Jeep is one of the world's most famous and well-respected makers of off-road vehicles. Perhaps the most famous, although Land Rover might have something to say about that.
So what to make of the addition of a two-wheel drive model to the revised Jeep Grand Cherokee range for New Zealand? The Grand Cherokee Laredo 4x2 is the new entry version, at $64,990. It's strictly rear-drive and not a vehicle you would try to take into the rough.
Local off-road enthusiasts who wear their seven-slot grilles on their sleeves might be a bit taken aback. Some journalists at the Australasian media launch certainly were.
There's no reason to panic, says John C Mrozowski, chief engineer for the Grand Cherokee programme, based at head office in Detroit.
Mrozowski, who joined media for the local launch event, has a favourite made-up word: "Jeepness".
He acknowledges that Jeepness is largely centred around toughness and off-road ability, but says having a 4x2 model available does not hurt the Grand Cherokee's credibility at all: "I understand the concern, but it's really just about extending the brand. It's giving us an outlet to those people who don't want all that technology and weight to carry around. They still want a Jeep and the things that go with it; they just know they will never go off-roading."
That argument might not convince those with pockets on the outside of their trousers and mud on their boots. But Mrozowski has a good point when you consider this: there has been a 4x2 Grand Cherokee in the range ever since the very first ZJ-series of 1993 - or at least there has in America. And no, it hasn't hurt the brand at all.
The 4x2 model also fits nicely with the major engineering focus for the revised Grand: improved efficiency. Removing the four-wheel drive hardware saves 84kg and improves fuel economy by a third of a litre every 100km in official tests (arguably more in real-world driving), although the Laredo 4x2 is still only available with a V6 petrol engine in New Zealand at this stage. The even more frugal diesel is still 4x4 only.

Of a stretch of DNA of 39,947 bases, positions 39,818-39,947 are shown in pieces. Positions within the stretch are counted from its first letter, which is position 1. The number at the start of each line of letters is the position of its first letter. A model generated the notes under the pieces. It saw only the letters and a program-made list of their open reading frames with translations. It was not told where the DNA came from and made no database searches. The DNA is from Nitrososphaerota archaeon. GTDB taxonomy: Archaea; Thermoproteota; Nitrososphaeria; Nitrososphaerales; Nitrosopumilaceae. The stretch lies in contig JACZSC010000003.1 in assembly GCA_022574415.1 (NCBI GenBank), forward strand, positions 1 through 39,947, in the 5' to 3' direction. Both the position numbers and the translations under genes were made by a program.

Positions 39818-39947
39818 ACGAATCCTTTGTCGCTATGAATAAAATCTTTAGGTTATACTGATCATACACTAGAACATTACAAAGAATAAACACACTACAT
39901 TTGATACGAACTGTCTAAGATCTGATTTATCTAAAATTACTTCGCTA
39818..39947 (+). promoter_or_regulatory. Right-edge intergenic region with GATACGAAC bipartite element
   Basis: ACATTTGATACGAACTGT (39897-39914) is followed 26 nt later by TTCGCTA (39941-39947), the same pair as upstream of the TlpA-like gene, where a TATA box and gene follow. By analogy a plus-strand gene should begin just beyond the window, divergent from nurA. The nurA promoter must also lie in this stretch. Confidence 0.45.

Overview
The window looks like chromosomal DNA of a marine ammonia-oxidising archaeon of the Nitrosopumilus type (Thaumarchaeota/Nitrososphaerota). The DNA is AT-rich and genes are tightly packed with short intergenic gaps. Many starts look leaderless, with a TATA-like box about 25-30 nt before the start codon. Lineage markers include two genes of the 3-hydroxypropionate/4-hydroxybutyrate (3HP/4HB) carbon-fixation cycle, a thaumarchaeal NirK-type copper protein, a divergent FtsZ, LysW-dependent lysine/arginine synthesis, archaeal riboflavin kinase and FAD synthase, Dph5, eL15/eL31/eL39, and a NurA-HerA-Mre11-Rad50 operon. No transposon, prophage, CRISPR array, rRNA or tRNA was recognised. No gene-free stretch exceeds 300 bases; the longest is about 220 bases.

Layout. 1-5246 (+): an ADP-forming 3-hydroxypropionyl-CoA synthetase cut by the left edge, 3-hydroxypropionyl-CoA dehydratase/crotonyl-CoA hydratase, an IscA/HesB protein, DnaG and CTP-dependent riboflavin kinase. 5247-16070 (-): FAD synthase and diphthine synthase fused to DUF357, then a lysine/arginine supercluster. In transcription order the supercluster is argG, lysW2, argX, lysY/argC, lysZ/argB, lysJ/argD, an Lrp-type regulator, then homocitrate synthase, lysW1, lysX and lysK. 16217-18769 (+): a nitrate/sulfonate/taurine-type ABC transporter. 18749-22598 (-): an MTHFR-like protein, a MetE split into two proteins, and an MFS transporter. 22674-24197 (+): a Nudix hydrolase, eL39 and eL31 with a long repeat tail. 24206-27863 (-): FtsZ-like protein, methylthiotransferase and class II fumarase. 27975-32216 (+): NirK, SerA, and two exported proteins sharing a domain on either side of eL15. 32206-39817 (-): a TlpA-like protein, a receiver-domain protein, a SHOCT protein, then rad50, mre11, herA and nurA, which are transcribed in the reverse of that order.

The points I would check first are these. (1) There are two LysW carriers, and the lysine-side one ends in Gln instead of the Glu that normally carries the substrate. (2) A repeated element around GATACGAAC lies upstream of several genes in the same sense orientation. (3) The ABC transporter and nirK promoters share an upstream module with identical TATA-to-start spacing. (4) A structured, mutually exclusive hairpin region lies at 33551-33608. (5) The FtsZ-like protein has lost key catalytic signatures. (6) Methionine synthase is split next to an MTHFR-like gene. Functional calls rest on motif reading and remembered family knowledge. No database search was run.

"One of the things we really wanted to work on was attracting new green-conscious customers to the showroom," says Mrozowski.
"Carbon footprint is very important to customers and we want to give them a better vehicle from a green perspective.
"The diesel achieves 7.5 litres per 100km and that's a large achievement for us to deliver."
The single most important change for the Grand Cherokee has been the addition of an eight-speed gearbox across the range, says Mrozowski. What makes for better economy also means a smoother drive, with smaller steps between ratios and less busy cog-shifting. Despite all of the above, making the Grand a little kinder to the environment was never going to be allowed to affect its ability to thunder through it.
"We did not compromise on the vehicle's 'trail rated' abilities," says Mrozowski. "With the [styling] enhancements we have made at the front and back, approach and departure angles are the same. We have maintained axle articulation and water fording, and improved crawl ratio: it's now 44:1."
The powertrain's Sport mode has been moved off the Selec-Terrain centre-console controller and on to the gearlever. That has freed up space for another function, traction settings for Sand and Mud (formerly the same on the dial) have been separated.